Year Ten student Logan B, recently joined our Secondary Campus. Logan has a condition called Duchenne Muscular Dystrophy and would like to share some information on the disease to raise awareness in the hope that a cure can be found.
Duchenne Muscular Dystrophy (DMD) is the most common muscle disease of childhood. One in every 3,500 newborn boys have Duchenne. It also affects girls very rarely (approximately 1 in 50 million girls). It occurs across all races and cultures. Tomorrow, Thursday 7 September is World Duchenne Awareness Day. This date (seventh day of the ninth month) symbolises the number of exons (pieces) in the dystrophin gene.
Symptoms of Duchenne usually appear between ages two and five years and may include difficulty in: running, jumping, climbing and rising from the floor, frequent falls, enlarged calf muscles, toe walking and delays in language development. The first muscles affected are those around the hips and upper thigh. Weakness gradually progresses to include all the muscles used for movement (skeletal muscles), the muscles used for breathing and the heart.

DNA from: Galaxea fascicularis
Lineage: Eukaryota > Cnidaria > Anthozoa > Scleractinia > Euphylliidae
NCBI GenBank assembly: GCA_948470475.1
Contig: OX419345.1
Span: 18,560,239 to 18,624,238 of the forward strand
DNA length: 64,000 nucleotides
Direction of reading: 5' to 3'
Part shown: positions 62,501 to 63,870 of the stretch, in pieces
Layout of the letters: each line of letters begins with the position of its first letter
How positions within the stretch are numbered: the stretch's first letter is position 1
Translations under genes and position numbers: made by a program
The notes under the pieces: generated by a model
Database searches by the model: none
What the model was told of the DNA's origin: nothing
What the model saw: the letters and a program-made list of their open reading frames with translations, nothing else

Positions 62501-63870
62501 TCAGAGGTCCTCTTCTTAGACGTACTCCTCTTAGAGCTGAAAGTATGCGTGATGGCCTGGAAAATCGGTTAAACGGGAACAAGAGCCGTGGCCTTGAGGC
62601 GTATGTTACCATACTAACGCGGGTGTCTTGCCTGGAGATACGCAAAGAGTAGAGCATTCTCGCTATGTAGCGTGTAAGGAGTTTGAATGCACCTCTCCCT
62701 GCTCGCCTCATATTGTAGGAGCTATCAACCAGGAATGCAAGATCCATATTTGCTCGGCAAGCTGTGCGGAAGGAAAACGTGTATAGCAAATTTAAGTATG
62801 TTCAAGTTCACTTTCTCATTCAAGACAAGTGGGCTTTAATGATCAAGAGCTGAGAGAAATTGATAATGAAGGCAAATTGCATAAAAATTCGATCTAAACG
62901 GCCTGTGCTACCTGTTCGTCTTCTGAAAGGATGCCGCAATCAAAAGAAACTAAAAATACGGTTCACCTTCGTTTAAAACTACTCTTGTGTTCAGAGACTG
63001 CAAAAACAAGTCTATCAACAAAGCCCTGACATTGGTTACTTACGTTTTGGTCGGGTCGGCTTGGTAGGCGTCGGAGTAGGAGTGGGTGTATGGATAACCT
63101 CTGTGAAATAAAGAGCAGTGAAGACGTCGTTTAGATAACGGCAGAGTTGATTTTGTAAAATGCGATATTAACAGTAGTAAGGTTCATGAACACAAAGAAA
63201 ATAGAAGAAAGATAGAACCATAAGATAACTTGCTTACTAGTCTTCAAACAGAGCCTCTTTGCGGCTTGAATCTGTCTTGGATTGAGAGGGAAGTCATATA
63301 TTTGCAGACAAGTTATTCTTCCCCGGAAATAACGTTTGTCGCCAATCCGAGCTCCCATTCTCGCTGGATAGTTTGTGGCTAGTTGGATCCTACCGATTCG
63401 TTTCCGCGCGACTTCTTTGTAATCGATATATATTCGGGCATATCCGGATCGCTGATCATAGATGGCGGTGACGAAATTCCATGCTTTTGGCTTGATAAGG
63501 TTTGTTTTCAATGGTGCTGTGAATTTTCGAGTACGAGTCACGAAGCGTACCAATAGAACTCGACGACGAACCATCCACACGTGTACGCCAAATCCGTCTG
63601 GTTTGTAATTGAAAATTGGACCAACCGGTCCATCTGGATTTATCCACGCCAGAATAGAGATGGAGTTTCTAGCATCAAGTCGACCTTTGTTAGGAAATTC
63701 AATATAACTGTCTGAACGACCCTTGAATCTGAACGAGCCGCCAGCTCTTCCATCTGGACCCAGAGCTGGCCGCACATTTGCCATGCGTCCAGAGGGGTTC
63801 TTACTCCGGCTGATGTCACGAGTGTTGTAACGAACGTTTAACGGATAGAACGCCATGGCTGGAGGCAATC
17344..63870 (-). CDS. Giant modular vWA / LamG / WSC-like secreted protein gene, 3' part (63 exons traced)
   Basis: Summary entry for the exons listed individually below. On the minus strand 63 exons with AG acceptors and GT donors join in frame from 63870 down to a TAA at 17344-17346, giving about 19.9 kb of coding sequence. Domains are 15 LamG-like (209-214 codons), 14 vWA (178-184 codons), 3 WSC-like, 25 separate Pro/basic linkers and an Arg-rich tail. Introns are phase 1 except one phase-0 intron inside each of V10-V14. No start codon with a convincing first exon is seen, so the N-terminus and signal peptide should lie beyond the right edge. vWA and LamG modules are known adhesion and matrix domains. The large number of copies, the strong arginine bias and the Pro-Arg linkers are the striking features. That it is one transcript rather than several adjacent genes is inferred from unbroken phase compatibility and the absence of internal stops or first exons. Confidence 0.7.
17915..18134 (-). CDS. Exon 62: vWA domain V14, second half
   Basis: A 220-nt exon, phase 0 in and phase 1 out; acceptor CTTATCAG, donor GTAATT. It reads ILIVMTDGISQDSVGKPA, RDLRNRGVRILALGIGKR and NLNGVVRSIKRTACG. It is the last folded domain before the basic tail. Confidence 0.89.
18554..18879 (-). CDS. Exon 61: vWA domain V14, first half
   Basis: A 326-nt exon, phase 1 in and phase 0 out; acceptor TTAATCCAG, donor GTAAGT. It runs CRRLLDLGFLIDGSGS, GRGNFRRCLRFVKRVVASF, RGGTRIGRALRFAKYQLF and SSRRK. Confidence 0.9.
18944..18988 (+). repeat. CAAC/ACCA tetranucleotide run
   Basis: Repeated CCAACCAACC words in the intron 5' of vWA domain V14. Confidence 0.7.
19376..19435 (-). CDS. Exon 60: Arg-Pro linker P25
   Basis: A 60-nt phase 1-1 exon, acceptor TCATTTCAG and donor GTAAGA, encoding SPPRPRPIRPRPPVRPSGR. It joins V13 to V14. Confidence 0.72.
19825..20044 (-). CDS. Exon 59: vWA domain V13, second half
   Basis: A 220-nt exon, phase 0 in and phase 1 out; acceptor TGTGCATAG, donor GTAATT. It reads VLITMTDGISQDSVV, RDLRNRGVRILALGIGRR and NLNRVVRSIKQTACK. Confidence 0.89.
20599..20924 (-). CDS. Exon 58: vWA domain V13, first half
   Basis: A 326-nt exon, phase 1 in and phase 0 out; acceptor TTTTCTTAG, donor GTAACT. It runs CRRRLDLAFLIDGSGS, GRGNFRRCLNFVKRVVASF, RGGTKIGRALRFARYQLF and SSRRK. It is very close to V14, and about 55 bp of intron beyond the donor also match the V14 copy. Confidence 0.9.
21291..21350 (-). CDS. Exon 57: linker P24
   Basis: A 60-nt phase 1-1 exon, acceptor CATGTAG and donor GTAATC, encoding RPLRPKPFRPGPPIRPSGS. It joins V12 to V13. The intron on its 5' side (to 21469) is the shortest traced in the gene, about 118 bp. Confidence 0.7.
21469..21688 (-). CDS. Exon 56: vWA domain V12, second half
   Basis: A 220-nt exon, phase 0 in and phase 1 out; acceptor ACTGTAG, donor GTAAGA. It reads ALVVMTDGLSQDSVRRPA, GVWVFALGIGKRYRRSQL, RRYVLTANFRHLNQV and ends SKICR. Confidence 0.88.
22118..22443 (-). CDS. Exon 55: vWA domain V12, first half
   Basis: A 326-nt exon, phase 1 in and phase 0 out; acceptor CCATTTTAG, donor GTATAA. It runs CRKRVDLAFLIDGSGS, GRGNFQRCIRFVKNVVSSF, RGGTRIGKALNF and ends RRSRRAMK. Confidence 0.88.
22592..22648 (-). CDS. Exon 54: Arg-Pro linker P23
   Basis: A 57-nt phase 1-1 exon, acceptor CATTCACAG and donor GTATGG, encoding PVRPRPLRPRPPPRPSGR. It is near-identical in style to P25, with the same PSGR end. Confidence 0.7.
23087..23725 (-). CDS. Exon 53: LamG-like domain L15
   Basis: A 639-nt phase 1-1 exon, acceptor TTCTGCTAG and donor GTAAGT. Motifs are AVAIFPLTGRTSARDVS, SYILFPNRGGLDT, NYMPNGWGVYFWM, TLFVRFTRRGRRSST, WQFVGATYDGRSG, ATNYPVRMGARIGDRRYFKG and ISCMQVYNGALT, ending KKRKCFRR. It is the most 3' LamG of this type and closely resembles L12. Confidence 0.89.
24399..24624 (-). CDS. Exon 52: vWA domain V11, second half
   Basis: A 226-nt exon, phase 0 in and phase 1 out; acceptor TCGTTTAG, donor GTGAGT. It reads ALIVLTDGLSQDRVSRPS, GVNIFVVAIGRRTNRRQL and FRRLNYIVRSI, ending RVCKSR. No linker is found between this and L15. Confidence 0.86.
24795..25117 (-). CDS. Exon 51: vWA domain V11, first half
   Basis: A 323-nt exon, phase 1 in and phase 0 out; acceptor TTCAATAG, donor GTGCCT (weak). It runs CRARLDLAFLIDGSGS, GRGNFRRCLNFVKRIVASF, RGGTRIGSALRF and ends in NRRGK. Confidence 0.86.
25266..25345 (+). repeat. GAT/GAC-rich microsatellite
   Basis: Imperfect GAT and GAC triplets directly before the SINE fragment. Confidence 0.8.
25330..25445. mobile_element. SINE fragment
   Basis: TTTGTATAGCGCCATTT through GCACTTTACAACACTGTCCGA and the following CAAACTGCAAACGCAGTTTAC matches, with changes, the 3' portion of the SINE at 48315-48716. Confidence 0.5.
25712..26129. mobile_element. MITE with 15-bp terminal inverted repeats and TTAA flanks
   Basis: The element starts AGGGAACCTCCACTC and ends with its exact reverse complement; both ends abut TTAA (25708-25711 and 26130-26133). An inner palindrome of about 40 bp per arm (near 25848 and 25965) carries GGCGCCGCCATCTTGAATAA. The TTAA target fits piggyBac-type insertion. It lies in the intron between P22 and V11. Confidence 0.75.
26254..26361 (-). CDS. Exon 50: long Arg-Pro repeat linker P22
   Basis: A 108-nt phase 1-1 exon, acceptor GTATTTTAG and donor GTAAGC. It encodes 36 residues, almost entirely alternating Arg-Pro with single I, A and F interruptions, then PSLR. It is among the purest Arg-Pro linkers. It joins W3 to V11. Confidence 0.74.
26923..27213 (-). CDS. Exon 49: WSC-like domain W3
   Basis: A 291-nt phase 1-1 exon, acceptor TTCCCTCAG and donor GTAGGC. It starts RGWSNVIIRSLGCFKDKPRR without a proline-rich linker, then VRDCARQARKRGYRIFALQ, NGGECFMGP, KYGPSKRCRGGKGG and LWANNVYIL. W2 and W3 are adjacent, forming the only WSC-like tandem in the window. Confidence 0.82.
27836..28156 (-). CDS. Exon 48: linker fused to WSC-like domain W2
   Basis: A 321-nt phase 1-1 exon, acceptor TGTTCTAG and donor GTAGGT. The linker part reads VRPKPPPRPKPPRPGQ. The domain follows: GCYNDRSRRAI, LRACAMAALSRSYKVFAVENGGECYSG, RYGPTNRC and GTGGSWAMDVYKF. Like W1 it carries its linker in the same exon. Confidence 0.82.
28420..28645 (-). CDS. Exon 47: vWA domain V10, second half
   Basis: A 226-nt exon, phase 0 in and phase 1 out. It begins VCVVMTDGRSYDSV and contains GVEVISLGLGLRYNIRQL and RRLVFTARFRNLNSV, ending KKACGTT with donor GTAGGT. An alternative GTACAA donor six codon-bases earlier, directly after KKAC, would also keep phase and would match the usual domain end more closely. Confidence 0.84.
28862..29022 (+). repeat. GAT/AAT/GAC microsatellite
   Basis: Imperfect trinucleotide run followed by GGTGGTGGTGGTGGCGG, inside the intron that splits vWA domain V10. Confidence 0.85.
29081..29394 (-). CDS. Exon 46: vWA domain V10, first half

If you would like to know more about DMD or help fundraise for a cure, please click on the link www.saveoursons.org.au